Prof. Dr. Ulla Bonas
DAAD Postdoctoral Scholarship 1985–1986
At the age of 14 she already knew she wanted to become a researcher one day. So Ulla Bonas began to buy books about biochemistry during her school days and finally became enthralled with the life sciences. It was genetics, in particular, that fascinated her. Born in Cologne in 1955, she set out to study biology and botany in her home town and quickly specialised in her field.
Mobility is very important in science, a stay abroad is worth its weight in gold.
After university, she went to the Max Planck Institute for Plant Breeding Research in Cologne and from there took a DAAD Postdoctoral Grant to the University of California in Berkeley in 1985–1986. This was also where she began to conduct the research that would eventually lead to her winning the Gottfried Wilhelm Leibniz Prize in 2011 awarded by the German Research Foundation (DFG). The prize is worth 2.5 million euros, making it the highest valued German funding prize in basic research.
The geneticist and professor at the Institute for Biology of the Martin Luther University Halle-Wittenberg received the prize as the world's leading researcher on the interaction between pathogenic bacteria and their host plants. Her work focuses on the pathogen Xanthomonas campestris pv. Vesicatoria (Xcv). It causes bacterial spot disease on peppers and tomatoes by manipulating the genes and so results in high crop yield losses. In a series of sensational papers, Ulla Bonas initially succeeded in cloning and characterising the avirulence gene of Xcv – the AvrBs3-gene – and subsequently explaining its functionalities.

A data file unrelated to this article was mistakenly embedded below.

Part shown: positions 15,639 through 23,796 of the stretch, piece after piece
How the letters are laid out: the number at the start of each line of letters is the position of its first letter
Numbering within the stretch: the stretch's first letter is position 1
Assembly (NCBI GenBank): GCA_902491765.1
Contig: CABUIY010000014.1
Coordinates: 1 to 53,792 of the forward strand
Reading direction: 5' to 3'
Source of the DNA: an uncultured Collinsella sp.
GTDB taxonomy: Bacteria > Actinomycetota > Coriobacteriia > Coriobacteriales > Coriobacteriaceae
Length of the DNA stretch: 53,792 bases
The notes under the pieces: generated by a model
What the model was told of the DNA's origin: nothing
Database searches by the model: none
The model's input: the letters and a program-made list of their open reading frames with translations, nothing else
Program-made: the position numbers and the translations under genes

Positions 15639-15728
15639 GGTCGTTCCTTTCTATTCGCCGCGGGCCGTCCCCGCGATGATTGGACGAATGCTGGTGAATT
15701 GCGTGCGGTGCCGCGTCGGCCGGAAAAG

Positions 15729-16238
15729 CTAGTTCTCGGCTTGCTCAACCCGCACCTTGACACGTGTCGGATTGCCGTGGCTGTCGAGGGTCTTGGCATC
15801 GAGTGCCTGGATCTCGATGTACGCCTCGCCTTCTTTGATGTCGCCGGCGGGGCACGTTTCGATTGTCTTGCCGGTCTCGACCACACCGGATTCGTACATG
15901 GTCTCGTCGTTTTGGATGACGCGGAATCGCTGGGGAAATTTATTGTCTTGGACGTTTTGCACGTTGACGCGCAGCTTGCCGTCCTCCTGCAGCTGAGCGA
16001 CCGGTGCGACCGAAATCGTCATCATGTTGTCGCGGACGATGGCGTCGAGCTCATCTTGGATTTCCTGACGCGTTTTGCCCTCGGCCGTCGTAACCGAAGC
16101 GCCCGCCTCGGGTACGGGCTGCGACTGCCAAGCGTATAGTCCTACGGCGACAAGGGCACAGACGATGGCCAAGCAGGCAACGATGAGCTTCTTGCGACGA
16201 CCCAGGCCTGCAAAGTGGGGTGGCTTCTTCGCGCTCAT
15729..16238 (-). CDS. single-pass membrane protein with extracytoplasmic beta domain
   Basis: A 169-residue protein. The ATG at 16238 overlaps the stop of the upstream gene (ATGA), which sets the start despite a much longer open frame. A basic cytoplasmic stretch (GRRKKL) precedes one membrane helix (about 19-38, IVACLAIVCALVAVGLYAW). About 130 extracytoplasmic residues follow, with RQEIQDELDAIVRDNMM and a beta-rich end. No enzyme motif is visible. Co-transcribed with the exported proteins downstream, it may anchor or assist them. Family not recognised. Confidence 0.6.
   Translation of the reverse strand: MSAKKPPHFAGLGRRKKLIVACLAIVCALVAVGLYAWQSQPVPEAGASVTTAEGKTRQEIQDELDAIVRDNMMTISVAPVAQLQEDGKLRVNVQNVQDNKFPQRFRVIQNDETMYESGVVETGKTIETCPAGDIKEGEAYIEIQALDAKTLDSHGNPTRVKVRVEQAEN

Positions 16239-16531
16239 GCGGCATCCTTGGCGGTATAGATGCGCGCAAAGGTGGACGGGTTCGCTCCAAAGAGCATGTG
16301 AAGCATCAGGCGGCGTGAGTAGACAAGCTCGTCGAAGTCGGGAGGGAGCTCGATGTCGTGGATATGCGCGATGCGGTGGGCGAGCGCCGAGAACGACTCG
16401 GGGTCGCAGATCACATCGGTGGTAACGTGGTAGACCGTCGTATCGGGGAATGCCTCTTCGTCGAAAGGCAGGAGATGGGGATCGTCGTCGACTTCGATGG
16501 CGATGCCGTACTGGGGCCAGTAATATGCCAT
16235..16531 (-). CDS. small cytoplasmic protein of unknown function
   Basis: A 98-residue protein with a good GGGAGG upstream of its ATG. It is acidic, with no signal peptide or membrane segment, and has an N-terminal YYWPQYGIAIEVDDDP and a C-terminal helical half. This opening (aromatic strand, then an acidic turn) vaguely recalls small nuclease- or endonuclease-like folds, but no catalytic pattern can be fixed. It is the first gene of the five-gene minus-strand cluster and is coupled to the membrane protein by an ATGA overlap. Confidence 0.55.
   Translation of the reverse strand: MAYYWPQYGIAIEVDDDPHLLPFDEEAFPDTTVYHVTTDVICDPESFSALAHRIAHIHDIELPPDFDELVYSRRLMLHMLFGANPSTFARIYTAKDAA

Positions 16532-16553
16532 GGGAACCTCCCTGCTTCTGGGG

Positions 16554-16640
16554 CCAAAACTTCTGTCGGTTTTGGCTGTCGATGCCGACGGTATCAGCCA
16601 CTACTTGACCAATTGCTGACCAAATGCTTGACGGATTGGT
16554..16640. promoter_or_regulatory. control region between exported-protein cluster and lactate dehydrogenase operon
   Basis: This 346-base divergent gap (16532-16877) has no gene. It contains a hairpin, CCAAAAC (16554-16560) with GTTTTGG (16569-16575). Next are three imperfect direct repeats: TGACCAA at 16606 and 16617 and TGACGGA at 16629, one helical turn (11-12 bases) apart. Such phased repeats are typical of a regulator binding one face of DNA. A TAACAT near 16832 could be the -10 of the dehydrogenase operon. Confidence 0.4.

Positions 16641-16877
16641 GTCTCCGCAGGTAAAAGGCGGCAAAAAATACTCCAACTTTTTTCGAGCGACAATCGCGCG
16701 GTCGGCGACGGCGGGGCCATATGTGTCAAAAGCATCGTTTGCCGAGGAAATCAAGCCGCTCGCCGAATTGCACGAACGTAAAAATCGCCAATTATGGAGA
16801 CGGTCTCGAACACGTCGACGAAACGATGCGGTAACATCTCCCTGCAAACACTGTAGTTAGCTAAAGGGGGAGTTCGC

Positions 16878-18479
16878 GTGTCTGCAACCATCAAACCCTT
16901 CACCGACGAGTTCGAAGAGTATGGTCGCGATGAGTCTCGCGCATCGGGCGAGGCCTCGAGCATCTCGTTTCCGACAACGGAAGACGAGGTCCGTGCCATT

After completing her habilitation (venia legendi) in Berlin, Bonas, in her capacity as a DFG Heisenberg Fellowship Holder became head of an independent research group and later, as a research director, went to the CNRS Institut des Sciences Végétales in Gif-sur-Yvette, in France. When she received the offer of a professorship at Halle an der Saale, she hesitated at first. Actually, as Bonas said, "I didn't want to return to Germany, since I had been disappointed by the German research landscape." However, after lengthy and protracted negotiations with the university in Halle and the promise that a new building would be provided for her department, she accepted the offer and moved to the Martin Luther University in 1998. In Halle she also actively shaped research policy, and in 2015 the plant geneticist was elected vice rector of the National Academy of Sciences Leopoldina. Nevertheless, she says: "My stays abroad in the United States and France were absolutely essential for my research." The advice she gives her young scientists and her students is: "Mobility is very important in science, a stay abroad is worth its weight in gold."